The Community Theatre was built in 1937 and was once the crown jewel of Walter Reade’s chain of movie theatres in New Jersey. Its success mirrored the love affair between America and movies during Hollywood’s Golden Age. It officially opened on December 23, 1937, with the showing of the movie Nothing Sacred. The Community Theatre was Morristown’s first first-run movie theatre and remained at the center of Morristown entertainment for four decades.
By the 1980s, however, the Theatre had fallen into disrepair and sat idle and hulking for nearly a decade. Things changed in 1994 when an army of tireless volunteers, armed with a sense of civic pride and limitless elbow grease pulled together and saved the Theatre from its uncertain fate.
On September 29, 1994, after months of toil, the Theatre reopened as a performing arts center with a gala performance featuring the Kirov Orchestra of Saint Petersburg and Morristown resident and renowned pianist, Alexander Slobodyanik. Many volunteers openly wept as the Theatre’s renaissance finally came to fruition.
In January, 1995, the South Street Theatre Company, a non-profit organization, was formed to purchase and renovate the theatre. Over the next several years, the level of programming increased. From 1997-2000, a capital campaign was undertaken to create funding for a comprehensive refurbishing and upgrade of the theatre. $7.5 million dollars was raised to completely refurbish the auditorium, lobby areas, restrooms, plaza entrance and a portion of the façade. In 2004, The Community Theatre launched Art Upstairs gallery, a co-initiative with Center for Visual Arts (now Visual Arts Center of New Jersey) to display artwork of New Jersey artists in upstairs lobby. In March 2005, it launched two Performing Arts School workshops as a precursor to the launch of an official school in September 2005, which now educates over 650 students (2016) in musical theatre and acting.
In 2008, the Theatre completed its four year, $7 million “Setting the Stage” capital campaign, which allowed for major renovations including an orchestra pit, a state of the art fly-rail system, new dressing rooms and central air conditioning, which allows for year round programming. Additionally, the capital campaign led to the completion of the Theatre’s suite of education studios, which allows the Theatre to offer performing arts education classes to both children and adults. In May 2011, the Theatre officially changed its name to Mayo Performing Arts Center, completing a three-year transition. In 2014, renovations to the front of house were completed, which included a digital marquee, new box office, elevator to balcony level, upgraded and expanded restrooms and nor bar and concessions stands. The Starlight Room was renovated in 2016. In July 2016, the Theatre earned the distinction of Outstanding Historic Theatre by the League of Historic American Theatres.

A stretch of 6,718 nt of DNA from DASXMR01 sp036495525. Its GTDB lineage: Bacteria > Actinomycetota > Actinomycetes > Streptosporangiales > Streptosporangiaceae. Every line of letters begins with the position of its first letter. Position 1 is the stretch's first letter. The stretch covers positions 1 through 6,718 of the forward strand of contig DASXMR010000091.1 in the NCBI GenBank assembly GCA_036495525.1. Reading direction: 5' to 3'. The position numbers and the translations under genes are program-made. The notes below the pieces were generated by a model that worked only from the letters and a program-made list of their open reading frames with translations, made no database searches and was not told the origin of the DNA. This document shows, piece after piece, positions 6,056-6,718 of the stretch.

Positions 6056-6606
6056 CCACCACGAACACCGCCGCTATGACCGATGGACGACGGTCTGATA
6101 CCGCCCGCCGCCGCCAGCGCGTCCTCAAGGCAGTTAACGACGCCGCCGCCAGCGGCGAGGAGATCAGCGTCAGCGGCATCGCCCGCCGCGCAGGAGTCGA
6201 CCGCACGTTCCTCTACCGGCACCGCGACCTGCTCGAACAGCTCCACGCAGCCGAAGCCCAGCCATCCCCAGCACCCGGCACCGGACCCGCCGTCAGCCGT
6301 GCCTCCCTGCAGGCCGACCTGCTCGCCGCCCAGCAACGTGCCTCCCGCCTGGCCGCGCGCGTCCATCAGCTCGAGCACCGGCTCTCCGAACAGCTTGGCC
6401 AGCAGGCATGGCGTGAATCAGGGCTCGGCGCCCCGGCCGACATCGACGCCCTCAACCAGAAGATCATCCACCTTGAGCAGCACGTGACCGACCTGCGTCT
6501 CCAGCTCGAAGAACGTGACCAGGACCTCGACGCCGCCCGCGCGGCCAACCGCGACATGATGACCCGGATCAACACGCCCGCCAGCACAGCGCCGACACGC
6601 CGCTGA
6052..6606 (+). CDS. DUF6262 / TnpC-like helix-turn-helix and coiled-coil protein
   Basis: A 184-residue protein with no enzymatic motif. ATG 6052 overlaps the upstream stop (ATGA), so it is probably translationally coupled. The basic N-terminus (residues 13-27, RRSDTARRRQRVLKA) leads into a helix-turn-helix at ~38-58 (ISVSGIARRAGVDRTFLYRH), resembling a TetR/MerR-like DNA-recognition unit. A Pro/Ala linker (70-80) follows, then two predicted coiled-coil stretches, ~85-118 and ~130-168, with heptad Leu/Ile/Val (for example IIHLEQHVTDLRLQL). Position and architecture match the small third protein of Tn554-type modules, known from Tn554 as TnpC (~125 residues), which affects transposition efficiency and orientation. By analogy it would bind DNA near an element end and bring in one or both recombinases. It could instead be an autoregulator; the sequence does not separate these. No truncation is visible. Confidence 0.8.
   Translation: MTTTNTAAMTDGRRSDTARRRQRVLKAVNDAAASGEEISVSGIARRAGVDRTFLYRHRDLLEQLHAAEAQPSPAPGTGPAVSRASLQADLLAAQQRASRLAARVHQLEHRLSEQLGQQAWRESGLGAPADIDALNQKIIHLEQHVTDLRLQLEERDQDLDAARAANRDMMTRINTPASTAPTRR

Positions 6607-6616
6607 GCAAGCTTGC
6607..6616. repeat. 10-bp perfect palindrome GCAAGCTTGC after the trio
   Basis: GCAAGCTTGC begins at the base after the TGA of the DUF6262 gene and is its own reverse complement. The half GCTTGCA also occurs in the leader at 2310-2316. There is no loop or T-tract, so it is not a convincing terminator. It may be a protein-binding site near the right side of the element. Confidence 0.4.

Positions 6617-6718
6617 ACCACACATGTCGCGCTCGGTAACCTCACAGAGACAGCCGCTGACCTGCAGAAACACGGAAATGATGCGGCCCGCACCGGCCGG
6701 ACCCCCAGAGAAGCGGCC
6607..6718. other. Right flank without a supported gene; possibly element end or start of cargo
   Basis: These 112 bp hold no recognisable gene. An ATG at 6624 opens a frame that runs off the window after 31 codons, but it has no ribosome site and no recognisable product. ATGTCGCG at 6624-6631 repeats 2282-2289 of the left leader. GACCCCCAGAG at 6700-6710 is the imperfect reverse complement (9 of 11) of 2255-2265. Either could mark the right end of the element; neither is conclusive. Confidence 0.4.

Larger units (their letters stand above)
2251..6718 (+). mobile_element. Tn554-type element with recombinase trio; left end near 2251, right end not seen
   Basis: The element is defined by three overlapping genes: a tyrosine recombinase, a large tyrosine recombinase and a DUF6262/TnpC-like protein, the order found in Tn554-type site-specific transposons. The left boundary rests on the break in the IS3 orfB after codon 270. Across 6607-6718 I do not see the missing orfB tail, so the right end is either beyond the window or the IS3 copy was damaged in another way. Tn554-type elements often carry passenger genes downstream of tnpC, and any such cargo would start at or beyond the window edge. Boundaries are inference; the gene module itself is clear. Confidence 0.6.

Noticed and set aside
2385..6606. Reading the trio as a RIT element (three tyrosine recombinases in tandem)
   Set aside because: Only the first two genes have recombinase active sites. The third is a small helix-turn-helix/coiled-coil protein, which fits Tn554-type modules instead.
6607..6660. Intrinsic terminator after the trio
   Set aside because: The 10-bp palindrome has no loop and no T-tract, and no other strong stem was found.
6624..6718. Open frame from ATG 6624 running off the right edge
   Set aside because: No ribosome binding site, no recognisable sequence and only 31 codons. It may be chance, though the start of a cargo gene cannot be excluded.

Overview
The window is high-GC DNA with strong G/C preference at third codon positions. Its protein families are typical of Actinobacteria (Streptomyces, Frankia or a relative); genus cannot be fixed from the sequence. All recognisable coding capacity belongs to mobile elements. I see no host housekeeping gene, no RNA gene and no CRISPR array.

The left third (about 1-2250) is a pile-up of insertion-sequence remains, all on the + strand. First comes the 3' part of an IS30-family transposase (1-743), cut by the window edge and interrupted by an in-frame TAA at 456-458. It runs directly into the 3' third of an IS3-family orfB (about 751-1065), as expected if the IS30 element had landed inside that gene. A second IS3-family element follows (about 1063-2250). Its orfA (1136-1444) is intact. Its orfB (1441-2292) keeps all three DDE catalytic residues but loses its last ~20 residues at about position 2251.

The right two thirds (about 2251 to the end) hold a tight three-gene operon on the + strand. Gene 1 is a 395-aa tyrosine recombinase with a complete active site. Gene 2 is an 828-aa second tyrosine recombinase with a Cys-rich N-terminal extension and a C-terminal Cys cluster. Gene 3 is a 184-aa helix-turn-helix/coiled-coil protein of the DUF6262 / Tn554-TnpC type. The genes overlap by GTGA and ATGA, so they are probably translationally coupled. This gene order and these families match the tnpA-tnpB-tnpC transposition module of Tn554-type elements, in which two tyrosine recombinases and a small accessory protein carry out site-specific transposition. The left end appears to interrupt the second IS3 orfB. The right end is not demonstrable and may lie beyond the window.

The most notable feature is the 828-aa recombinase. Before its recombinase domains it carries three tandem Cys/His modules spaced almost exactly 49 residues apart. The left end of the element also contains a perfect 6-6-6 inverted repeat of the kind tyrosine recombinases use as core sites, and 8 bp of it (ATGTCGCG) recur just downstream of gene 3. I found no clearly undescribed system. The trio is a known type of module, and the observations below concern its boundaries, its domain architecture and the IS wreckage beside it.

Now in its 23rd season, the Mayo Performing Arts Center has become one of New Jersey’s preeminent arts and cultural organizations and now hosts more than 200 performances to more than 200,000 patrons every year.
Mayo Performing Arts Center, a 501(c)(3) nonprofit organization, presents a wide range of programs that entertain, enrich, and educate the diverse population of the region and enhance the economic vitality of Northern New Jersey.